Dividing Jerusalem Is Physically Impossible

In honor of Jerusalem Day, which was celebrated yesterday, anyone who hasn’t yet done so should read Michael Totten’s 2011 City Journal article on why dividing the city that was reunited 45 years ago is not merely foolish, but impossible. There are many good arguments against dividing Jerusalem, and they have been made many times before. What makes Totten’s article unique is that he physically walked the route along which the border would lie under the solution “everyone knows” any Israeli-Palestinian deal must include – a division in which the city’s Arab neighborhoods become part of Palestine while Jewish neighborhoods remain Israeli. For the purpose, he used the Geneva Initiative’s map. Here are some of the absurdities he found:

On a street near the Armenian Quarter, a house that the Geneva Initiative has slated for Israel is wedged between two houses that would go to a Palestinian state. Houses in the Old City are ancient. They lean on one another. It is physically impossible to weave a border between them … Things are even stranger where the Muslim Quarter abuts the Jewish Quarter. Arabs own shops at street level, while Jews own apartments upstairs. According to the Geneva Initiative, the ground floor on that street would be Palestinian and the second floor Israeli.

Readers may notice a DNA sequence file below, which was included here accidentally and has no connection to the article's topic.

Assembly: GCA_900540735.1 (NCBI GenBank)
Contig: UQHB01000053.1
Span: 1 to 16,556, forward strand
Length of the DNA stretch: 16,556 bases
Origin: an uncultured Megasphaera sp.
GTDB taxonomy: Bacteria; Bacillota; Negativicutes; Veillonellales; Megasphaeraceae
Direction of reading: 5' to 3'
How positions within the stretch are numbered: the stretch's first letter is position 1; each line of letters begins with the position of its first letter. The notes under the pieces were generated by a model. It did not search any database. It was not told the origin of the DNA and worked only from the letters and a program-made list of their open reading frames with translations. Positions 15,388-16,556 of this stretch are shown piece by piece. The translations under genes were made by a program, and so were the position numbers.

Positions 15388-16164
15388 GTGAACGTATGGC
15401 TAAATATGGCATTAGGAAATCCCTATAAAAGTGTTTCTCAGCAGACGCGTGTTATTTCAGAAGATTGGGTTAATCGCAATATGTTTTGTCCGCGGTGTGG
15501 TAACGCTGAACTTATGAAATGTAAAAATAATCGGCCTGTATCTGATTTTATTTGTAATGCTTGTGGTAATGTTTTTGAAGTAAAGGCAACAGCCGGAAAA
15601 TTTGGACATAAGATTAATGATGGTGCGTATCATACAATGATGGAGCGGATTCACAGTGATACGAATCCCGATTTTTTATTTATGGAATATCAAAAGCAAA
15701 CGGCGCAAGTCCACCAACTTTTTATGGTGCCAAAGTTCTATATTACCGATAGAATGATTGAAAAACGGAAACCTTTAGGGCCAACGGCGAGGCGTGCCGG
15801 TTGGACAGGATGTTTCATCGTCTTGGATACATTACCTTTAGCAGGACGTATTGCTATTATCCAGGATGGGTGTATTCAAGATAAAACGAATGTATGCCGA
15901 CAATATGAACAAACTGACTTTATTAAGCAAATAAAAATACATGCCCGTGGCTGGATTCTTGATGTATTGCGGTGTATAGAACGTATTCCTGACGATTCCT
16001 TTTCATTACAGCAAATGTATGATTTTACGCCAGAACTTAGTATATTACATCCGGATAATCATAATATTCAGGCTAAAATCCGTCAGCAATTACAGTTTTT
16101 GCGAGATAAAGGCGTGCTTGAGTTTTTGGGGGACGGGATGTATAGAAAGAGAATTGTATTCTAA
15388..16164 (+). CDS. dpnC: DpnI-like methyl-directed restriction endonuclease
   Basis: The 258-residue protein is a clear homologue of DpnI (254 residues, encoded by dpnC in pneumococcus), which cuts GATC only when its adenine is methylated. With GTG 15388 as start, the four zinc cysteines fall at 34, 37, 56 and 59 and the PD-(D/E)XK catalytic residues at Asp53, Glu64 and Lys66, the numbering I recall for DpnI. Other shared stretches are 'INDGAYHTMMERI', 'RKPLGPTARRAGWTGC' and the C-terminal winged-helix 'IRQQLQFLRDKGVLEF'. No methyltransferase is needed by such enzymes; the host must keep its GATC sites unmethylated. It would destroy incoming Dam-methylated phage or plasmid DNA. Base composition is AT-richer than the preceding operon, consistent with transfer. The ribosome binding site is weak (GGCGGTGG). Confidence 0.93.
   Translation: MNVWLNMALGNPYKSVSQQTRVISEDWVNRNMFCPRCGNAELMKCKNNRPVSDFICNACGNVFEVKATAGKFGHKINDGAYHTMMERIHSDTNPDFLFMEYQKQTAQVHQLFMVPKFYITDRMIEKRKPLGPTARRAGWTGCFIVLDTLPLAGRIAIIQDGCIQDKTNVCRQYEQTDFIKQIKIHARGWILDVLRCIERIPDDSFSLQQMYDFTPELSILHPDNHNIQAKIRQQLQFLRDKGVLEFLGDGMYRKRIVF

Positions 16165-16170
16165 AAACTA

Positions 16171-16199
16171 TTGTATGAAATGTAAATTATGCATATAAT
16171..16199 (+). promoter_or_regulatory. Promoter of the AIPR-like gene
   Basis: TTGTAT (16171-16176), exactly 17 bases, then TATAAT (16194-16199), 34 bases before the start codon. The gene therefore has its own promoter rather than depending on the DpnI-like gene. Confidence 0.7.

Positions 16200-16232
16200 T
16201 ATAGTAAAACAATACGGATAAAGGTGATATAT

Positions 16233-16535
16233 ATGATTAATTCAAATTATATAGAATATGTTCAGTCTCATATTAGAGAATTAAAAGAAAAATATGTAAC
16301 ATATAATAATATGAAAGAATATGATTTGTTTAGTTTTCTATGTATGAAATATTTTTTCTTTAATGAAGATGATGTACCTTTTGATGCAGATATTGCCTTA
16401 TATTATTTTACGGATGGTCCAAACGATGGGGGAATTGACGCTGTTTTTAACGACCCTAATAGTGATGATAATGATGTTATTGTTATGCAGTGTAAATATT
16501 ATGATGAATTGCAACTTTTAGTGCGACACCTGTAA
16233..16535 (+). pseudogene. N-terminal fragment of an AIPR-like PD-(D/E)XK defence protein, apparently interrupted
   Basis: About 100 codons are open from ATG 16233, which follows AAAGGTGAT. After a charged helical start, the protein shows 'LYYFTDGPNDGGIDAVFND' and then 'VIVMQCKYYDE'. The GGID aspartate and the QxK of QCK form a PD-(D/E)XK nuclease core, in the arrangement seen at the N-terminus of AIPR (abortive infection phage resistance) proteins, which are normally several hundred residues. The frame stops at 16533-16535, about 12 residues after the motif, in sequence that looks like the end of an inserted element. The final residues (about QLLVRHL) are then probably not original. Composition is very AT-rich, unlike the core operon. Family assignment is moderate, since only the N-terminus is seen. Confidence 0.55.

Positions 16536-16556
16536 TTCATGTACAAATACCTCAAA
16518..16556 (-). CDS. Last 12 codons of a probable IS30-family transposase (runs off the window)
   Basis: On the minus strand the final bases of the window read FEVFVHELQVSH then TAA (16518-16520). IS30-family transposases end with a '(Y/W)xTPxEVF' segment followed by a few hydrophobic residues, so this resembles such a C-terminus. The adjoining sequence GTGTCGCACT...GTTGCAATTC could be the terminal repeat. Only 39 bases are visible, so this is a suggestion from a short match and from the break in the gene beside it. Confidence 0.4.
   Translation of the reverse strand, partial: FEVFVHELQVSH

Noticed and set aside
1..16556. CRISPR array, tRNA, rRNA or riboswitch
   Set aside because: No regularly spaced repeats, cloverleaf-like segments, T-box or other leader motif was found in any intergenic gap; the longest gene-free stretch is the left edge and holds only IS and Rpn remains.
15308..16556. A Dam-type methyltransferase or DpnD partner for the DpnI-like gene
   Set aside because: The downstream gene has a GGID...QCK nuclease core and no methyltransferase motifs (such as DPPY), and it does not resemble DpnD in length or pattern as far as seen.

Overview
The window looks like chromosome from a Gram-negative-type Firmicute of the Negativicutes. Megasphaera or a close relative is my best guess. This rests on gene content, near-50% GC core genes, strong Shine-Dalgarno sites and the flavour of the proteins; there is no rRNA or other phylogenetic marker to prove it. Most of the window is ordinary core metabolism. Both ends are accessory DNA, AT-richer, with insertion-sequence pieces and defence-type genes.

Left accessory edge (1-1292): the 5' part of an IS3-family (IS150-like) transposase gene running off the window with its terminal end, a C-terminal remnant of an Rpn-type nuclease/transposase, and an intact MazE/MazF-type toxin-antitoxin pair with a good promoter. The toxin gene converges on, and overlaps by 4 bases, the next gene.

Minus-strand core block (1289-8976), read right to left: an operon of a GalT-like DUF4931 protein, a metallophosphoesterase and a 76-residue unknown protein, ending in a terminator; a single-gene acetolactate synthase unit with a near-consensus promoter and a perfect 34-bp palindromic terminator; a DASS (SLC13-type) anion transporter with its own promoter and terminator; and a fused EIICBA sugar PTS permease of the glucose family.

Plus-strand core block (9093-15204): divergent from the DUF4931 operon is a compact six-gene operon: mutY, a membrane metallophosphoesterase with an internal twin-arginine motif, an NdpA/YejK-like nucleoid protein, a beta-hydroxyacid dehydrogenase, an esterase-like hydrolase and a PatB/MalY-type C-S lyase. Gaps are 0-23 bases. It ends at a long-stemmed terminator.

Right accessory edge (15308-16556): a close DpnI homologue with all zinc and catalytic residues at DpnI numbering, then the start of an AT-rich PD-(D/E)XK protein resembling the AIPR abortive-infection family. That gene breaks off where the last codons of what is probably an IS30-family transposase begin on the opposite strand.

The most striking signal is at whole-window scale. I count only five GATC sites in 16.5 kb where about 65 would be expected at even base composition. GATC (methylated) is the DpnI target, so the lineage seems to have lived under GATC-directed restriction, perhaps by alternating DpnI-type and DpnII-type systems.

Even in neighborhoods where Palestinian and Jewish houses aren’t intertwined the way they are in the Old City, the map was utterly impractical:

Take the neighborhood of Abu Tor, on a hill just south of the Old City. The eastern side is Arab, and the western side is Jewish. The Green Line runs through its center. It would be easy enough, theoretically, to make the Green Line the border between Israel and a Palestinian state.

As Totten noted, such a map would be possible only if Israel and Palestine had a completely open border, European Union-style, in which citizens of both nations could freely enter the other with no border checks whatsoever. That is indeed the fantasy envisioned by proponents of dividing the city. But in the real world, it’s completely impossible.